Significant and debilitating symptoms impacts quality of life
PoTS (postural orthostatic tachycardia syndrome) is defined by excessive heart rate increments upon upright posture). Persons with PoTS experience heart beats that increase 30 beats or more a minute upon standing and/or increase to 120 beats or more per minute upon standing. Symptoms include dizziness, fainting, nausea, poor concentration, excessive fatigue and trembling, and can be so severe as to make routine activities, such as eating and bathing, very difficult to do. People from any age group can experience PoTS however, 75- 80% of people affected are women between the ages of 15 and 50. In the US, PoTS is thought to affect around 170 per 100,000 of the population, one in four of whom is disabled and unable to work.
The symptoms of PoTS and their impact are frequently not recognized in the UK or may be associated to anxiety, panic disorder, or chronic fatigue syndrome (CFS), leading to a misdiagnosis. With this in mind researchers from New Castle University upon Tyne, UK, Institute for Aging and Health and colleague’s from PoTS UK, examined whether PoTS affects a particular age groups and how.
Researcher’s evaluated members of the national charity and support group PoTS UK and 52 patients diagnosed with the syndrome at the NHS falls and syncope clinic in Newcastle, north east England, between 2009 and 2012.
All participants completed a validated set of questionnaires specifically aimed at gauging levels of fatigue; sleepiness; orthostatic intolerance; anxiety and depression; ability to carry out routine tasks; and brain power.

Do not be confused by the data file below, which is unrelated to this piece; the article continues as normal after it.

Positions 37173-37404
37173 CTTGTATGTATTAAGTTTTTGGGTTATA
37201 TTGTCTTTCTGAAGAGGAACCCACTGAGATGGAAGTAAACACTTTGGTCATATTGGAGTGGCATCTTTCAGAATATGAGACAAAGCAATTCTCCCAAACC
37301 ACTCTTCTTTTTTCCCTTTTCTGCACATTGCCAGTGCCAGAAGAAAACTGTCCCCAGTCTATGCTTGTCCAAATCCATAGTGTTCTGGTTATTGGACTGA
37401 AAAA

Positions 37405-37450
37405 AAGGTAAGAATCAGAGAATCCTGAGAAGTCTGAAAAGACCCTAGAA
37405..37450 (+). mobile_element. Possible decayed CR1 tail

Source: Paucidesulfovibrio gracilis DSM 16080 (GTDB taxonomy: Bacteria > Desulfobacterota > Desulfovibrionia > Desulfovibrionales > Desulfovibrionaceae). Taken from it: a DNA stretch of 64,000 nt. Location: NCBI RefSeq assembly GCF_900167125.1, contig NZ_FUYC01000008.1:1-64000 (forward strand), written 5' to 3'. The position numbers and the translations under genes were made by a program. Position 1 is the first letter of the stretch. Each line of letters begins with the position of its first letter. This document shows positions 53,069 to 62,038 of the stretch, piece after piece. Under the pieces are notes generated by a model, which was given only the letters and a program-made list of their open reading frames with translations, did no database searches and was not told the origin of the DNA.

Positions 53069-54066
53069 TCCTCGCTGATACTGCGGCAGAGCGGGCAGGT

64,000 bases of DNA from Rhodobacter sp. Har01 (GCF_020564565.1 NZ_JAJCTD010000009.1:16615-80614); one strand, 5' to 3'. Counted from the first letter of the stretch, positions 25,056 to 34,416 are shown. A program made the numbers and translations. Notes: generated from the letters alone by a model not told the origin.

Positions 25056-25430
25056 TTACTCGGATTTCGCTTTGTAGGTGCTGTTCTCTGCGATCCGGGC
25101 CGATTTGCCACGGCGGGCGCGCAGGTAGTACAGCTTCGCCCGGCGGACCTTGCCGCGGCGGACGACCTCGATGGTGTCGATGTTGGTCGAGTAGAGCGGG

The two groups were mostly similar and those with PoTS are mainly young with an average age of 30 – 33 years at time of diagnosis and over 60& had a university or postgraduate degree.
Poor health had prompted a significant number to change their jobs or give up working altogether, and both groups experienced high levels of fatigue, daytime sleepiness, orthostatic symptoms, anxiety and depression, memory and concentration problems, and considerable difficulty carrying out routine tasks.
About one in five had been diagnosed with CFS (chronic fatigue syndrome) and a similar number had Ehlers-Danlos syndrome (a group of inherited disorders that affect your connective tissues).which suggest there may be an underlying cause say the researchers.
The most common treatment regime included β-blockers. Overall, 21 treatment combinations of medications and up to one-third of participants were not taking any treatments.
According to the researchers “Patients with PoTS … have significant and debilitating symptoms that impact significantly on their quality of life.” “Despite this, there is no consistent treatment, high levels of disability, and associated comorbidity.”
The research team stresses the fact that their findings suggest that patients with PoTS experience a similar level of disability to people with CFS, but yet don’t receive the same protection in law. “Our experience suggests that some patients never recover, and that a subset will worsen over time.”
This study appears in the BMJ Open Journal.